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140. Backchannel Message HAKTO 7 From the President's Assistant for National Security Affairs (Kissinger) to the President's Deputy Assistant for National Security Affairs (Haig), Beijing, June 19, 1972, 1801Z1 2

[Page 1]

TO:

  • GENERAL HAIG

FROM:

  • HWENMJIJ Kissinger

VFE DE WTE10

191810Z JUN 72

HAKTO 7

1.
OUR INITIAL RECEPTION HAS BEEN THE WARMEST OF ANY VISIT YET IN PERSONAL TERMS. ALL OUR OLD ACQUAINTANCES HAVE GONE OUT OF THEIR WAY TO BE FRIENDLY.
2.
CHOU CAME TO GUEST HOUSE AFTER DINNER FOR A GENERAL WELCOMING SESSION FOLLOWED BY A PRIVATE MEETING WITH ONLY CHOU AND CHIAO KUAN-HUA ON THEIR SIDE. WE DISCUSSED AGENDA DURING WHICH I SUGGESTED THAT EXPANDED BILATERAL EXCHANGES WERE IN OUR MUTUAL INTEREST. CHOU QUERIED ME ON JAPAN TRIP, AND I REVIEWED MAJOR THEMES I SOUNDED THERE WHICH WERE CONSISTENT WITH WHAT PRESIDENT TOLD CHOU WE WOULD TELL JAPANESE.
3.
MOST INTERESTING ASPECT OF MEETING WAS CHOU'S OBVIOUS EAGERNESS TO TALK ABOUT VIETNAM. HE NOTED PODGORNY VISIT AND STATEMENT WONDERED WHAT TRANSPIRED AT MOSCOW SUMMIT AND NOTED Le Duc Tho HAD JUST BEEN IN PEKING. CHOU RAN BY US THE IDEA OF A CEASEFIRE-IN-PLACE WHICH I EVADED PENDING HIS RUNDOWN OF HIS DISCUSSIONS WITH Le Duc Tho WHICH HE PROMISED TO GIVE ME TOMORROW.
4.
THE SESSION WAS INCONCLUSIVE, LASTING LESS THAN AN HOUR DUE TO FATIGUE. TONIGHTS INITIAL IMPRESSION, HOWEVER, WAS ONE OF CHINESE READINESS TO TALK FRANKLY AND CONSTRUCTIVELY.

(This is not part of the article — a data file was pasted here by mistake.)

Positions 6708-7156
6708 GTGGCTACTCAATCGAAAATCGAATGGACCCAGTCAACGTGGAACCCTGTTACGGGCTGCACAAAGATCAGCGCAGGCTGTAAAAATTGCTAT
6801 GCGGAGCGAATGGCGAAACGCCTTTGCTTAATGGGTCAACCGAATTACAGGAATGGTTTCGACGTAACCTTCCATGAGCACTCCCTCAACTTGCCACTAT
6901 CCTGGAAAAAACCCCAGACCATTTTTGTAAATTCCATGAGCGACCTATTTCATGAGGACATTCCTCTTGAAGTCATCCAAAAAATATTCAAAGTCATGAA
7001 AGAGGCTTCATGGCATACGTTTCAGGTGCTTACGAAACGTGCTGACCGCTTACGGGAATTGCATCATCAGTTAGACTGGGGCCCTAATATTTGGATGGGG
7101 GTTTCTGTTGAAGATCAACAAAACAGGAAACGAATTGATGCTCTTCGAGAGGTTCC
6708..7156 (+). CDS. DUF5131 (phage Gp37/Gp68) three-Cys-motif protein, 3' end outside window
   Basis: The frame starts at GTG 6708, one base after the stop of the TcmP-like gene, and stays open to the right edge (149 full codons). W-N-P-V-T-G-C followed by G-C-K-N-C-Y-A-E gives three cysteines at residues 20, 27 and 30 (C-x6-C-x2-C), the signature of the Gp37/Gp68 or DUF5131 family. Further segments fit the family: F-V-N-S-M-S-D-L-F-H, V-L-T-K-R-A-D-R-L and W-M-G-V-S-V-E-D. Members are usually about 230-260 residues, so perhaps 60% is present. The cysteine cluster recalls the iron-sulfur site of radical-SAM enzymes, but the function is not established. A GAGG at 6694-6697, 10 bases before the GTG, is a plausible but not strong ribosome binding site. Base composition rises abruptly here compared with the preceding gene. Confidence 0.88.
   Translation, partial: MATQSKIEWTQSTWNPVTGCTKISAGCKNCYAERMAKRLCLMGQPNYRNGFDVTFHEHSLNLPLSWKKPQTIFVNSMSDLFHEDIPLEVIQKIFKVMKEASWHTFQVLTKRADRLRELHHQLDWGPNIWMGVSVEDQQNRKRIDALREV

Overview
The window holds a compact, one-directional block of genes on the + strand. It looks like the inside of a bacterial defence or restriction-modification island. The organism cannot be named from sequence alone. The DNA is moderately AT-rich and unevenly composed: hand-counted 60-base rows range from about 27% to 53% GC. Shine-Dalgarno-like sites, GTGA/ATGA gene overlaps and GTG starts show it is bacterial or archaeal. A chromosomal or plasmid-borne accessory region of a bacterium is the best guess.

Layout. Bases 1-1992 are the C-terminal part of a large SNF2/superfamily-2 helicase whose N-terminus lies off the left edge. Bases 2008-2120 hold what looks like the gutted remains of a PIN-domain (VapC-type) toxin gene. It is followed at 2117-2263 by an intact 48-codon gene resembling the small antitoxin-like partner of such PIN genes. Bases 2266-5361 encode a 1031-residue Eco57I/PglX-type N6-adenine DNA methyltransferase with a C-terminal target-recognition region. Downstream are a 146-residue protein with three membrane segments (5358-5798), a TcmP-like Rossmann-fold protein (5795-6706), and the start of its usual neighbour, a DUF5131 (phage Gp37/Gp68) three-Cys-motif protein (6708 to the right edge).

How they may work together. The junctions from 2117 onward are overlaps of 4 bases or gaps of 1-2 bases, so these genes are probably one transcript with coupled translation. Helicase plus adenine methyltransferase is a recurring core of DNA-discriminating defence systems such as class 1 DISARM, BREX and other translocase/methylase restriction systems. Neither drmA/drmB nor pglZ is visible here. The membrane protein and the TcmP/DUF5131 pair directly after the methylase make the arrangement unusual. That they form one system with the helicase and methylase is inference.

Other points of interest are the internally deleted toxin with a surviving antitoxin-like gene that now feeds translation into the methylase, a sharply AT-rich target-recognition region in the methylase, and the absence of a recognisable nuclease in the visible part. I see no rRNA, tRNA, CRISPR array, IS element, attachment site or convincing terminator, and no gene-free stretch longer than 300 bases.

5.
PLEASE WIRE IMMEDIATELY TEXT OF ELIOT RICHARDSON'S SPEECH IN JAPAN WHICH I PROMISED TO GIVE TO CHOU.

WARM REGARDS

[Covering memorandum]

June 19, 1972

[Page 2]

MEMORANDUM FOR: THE PRESIDENT

FROM: GENERAL A.M. HAIG

SUBJECT: Initial Report from Mr. Kissinger's Peking Trip

Henry has flashed the following initial impressions from Peking:

  • — Initial reception has been the warmest of any visit yet in personal terms.
  • — Immediately after arrival, Chou En-lai visited Mr. Kissinger at the Guest House. During the meeting, agenda was discussed with Kissinger suggesting expanded bilateral exchanges. Chou queried Kissinger on the Japan trip and Kissinger emphasized that he had remained totally consistent with what you told Chou would be given to the Japanese.
  • Kissinger describes the most interesting aspect of the meeting as Chou's obvious eagerness to talk about Vietnam. He speculated with Kissinger about the Podgorny visit and expressed interest in what had happened at the Moscow Summit, referring also to Le Duc Tho's recently completed visit in Peking. Chou mentioned the idea of a cease-fire in place which Kissinger evaded, pending Chou's rundown of the Chinese discussions with Le Duc Tho which were promised for the meeting the following day.
  • Kissinger described the initial session as inconclusive, lasting less than an hour due to fatigue. However, first impressions suggest that the Chinese are ready to talk frankly and conclusively.

I will keep you apprised of all Henry's reports as they arrive here.

  1. Source: National Archives, Nixon Presidential Materials, NSC Files, Kissinger Office Files, Box 97, Country Files, Far East, China-Dr. Kissinger's June 1972 Visit. Top Secret; Sensitive; Exclusively Eyes Only. A copy was also sent to Rodman. Haig transmitted the message to Nixon under an attached June 19 covering memorandum summarizing Kissinger's points. A notation on the memorandum indicates the President saw it. An additional notation reads: Haig, Rodman.”
  2. Kissinger described his reception as the “warmest” yet and reported Chinese Premier Chou En-lai's interest in settling the Vietnam war.